Housing in the Fairpark District – Tupelo's downtown redevelopment project – doesn't merely finish out a blueprint, it brings the idea to completion.
Seventy residential lots or units in Fairpark could bring hundreds of new residents to downtown – a trend Tupelo hasn't seen since before World War II.
Fairpark's planners envisioned a thoroughly mixed-used development: governmental, commercial, retail and residential. The unfolding construction in Fairpark reflects those goals.
Housing is the knot that will ensure Fairpark's longevity because people will stand up for their neighborhoods, while institutional buildings reflect only the transient interests of workday occupants.
Residents in Fairpark's emerging town houses, condos and free-standing residences will provide the sense of personality and place every neighborhood needs to survive and thrive.
Fairpark, like downtown neighborhoods in many other cities, breaks out of the molds of convention. Large lawns and houses centered in large lots won't be found in Fairpark. The rule is compactness, intense landscaping, and maximum use of available land. It flies in the face of Tupelo's growth since the end of World War II, but it is necessary to keep and attract the maximum number of homeowners inside the city limits.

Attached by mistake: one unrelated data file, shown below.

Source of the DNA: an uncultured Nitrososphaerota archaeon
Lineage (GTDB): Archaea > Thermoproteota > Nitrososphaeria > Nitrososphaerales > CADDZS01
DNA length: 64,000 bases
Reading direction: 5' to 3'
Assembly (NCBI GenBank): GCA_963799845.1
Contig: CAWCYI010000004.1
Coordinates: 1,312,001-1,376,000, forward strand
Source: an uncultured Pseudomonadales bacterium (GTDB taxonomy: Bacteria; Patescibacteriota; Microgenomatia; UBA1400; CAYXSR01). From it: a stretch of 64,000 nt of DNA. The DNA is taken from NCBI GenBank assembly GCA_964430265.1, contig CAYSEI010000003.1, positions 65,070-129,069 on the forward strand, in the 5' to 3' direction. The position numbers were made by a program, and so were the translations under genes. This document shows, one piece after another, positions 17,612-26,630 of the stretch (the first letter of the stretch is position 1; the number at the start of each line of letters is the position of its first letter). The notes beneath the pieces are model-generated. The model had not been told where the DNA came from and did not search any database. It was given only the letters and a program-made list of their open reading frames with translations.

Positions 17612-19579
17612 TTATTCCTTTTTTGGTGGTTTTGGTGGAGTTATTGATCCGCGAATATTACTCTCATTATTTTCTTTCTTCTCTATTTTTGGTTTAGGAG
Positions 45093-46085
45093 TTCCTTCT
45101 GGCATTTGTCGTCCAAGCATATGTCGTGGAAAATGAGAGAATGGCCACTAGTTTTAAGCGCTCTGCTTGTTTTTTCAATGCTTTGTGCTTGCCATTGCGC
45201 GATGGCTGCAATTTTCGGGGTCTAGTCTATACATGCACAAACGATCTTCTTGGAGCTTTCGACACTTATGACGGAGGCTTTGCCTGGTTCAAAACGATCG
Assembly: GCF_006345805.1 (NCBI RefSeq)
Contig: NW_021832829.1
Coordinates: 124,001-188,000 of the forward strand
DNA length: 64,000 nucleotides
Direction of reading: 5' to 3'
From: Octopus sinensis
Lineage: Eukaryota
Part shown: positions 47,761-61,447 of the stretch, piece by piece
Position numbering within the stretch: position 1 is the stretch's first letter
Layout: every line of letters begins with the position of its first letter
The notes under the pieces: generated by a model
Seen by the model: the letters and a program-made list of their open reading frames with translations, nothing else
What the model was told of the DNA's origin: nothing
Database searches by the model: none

People who want large lots with huge, time-consuming lawns can still find them, but they won't be part of Fairpark.
Henry Turley, the executive marketing consultant for Fairpark, developed Harbortown in Memphis – precisely the kind of neighborhood envisioned for Fairpark and downtown Tupelo.
The neighborhood on the south end of Mud Island has banks, restaurants, shops, even a school for the hundreds of people whose investment was in a complete place as much as a single-family home.
Does Fairpark compete with other neighborhoods in Tupelo? In some ways it's inarguable, but it is designed for people who want what it offers, and nothing more.
Once the Fairpark housing is complete the need for additional housing will spill over into other parts of downtown. Tommy Morgan's redevelopment of the former City-County Building as luxury apartments already reaches beyond Fairpark's precise boundary to the south part of downtown along the BNSF Railroad.
The day when people built sweeping, elegant homes with large porches in downtown probably won't return to Tupelo or many other cities. The concept is too expensive and the market too narrow.
Fairpark defined a market of housing for people either beginning or transitioning to new phases, and so far the plan is unfolding as hoped.
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